Concept art faces to illustrate customizations.

There will be a Player Card area where you can modify your equipment and see statistics for your players.  This screen will show what abilities boosts each piece of equipment will give your player for unlocked assets.

Unlock special equipment boosts!

You can unlock new equipment by completing special challenges and achievements in the game.  Plans are to have an extensive list of add-ons to your player so they can each have something new to bring to the gameplan and strategy.

Clear face shields in game!

Helmet types will be plentiful as well.  You’ll have the option to add face shields to your helmets to show off your killer instincts.  There will be a few colors to choose from and some will have ability boosts as well.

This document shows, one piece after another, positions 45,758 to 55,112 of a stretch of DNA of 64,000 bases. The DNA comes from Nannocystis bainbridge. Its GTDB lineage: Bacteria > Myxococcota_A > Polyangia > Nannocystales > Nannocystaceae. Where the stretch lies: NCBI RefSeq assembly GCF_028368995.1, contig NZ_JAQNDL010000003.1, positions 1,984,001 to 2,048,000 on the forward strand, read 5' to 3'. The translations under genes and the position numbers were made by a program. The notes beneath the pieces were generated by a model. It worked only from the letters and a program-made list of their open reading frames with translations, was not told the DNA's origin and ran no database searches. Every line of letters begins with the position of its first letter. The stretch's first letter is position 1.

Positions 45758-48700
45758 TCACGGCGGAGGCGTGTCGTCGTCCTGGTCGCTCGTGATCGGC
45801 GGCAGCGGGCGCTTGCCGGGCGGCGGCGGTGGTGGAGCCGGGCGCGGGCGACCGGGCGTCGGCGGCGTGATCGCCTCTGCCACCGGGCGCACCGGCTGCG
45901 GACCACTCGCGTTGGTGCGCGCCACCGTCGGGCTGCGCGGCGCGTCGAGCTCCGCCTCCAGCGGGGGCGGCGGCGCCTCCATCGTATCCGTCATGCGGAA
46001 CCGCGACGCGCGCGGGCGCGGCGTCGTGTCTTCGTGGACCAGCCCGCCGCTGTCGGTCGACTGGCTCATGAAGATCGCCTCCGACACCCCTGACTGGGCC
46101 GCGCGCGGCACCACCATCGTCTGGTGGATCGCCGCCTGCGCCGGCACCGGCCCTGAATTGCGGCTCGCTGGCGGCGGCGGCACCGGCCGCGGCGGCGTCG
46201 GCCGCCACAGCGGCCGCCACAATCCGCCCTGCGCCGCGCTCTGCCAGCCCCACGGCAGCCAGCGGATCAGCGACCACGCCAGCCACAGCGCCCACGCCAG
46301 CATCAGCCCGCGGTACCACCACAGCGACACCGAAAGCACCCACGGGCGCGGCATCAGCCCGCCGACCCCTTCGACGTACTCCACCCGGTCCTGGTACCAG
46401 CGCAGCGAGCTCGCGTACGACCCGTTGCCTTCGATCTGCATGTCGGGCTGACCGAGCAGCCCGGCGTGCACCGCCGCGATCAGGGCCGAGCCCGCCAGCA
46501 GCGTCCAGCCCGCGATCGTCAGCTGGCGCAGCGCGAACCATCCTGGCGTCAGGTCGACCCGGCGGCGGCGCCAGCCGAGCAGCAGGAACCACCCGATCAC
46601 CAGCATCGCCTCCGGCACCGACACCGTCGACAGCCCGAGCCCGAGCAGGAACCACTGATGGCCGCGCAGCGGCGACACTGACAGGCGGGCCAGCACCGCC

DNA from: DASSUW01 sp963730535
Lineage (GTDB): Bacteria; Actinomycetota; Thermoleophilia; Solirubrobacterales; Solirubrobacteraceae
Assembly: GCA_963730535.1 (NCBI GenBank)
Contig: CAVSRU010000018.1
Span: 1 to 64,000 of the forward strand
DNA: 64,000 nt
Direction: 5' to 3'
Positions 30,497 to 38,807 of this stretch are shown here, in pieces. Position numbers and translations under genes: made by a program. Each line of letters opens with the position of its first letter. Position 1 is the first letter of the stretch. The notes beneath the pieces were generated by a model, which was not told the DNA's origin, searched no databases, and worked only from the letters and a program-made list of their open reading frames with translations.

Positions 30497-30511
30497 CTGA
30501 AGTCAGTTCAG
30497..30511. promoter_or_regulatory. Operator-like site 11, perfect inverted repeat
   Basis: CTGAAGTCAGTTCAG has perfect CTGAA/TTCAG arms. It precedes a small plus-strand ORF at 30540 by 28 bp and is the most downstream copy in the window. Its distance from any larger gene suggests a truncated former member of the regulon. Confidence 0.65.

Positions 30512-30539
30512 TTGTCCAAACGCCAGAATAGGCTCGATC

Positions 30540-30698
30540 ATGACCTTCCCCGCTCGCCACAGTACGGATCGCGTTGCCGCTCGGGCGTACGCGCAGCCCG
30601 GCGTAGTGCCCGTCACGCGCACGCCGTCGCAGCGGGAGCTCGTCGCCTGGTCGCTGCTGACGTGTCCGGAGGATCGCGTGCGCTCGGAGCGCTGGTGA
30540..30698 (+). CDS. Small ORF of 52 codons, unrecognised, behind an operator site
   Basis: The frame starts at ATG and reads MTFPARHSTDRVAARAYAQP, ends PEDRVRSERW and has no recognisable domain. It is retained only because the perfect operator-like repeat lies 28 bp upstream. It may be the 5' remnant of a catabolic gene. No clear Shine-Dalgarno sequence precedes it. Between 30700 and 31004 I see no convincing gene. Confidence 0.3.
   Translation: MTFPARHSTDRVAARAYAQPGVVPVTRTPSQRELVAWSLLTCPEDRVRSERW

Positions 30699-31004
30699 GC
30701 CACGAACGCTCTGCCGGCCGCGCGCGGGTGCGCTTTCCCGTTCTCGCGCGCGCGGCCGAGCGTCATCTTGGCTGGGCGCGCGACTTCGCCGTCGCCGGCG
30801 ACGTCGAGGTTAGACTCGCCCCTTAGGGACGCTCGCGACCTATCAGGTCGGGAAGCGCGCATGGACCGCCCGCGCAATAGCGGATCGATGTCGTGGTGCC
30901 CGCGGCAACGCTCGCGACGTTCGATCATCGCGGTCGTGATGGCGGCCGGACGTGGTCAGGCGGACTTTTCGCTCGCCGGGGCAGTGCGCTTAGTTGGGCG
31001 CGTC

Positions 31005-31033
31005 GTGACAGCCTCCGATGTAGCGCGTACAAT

Throwing Physics

Sports games are always some of the most difficult titles to pull of in the video game world.  This is due to the physics aspects and calculating all the real-time variables on the field.

The throwing mechanics are something Legend Bowl has taken very seriously.  We would like the game to mimic the physics of a real football being thrown through the air and we feel we’ve accomplished just that!

Early throwing prototype done from a side-view perspective.
Early tests of throwing a ball at every 360 degree angle!
Testing the many ranges and angles a ball can travel through the air.
Throwing mechanics put into game to illustrate the ball movement.
Trigger happy, eh?

Football Field Origins

Pixel Football Field

Making the field was a process that took some time to complete.  Getting the player sprites to be the correct dimensions in a field was no easy task.

Football Field to Player aspect ratios.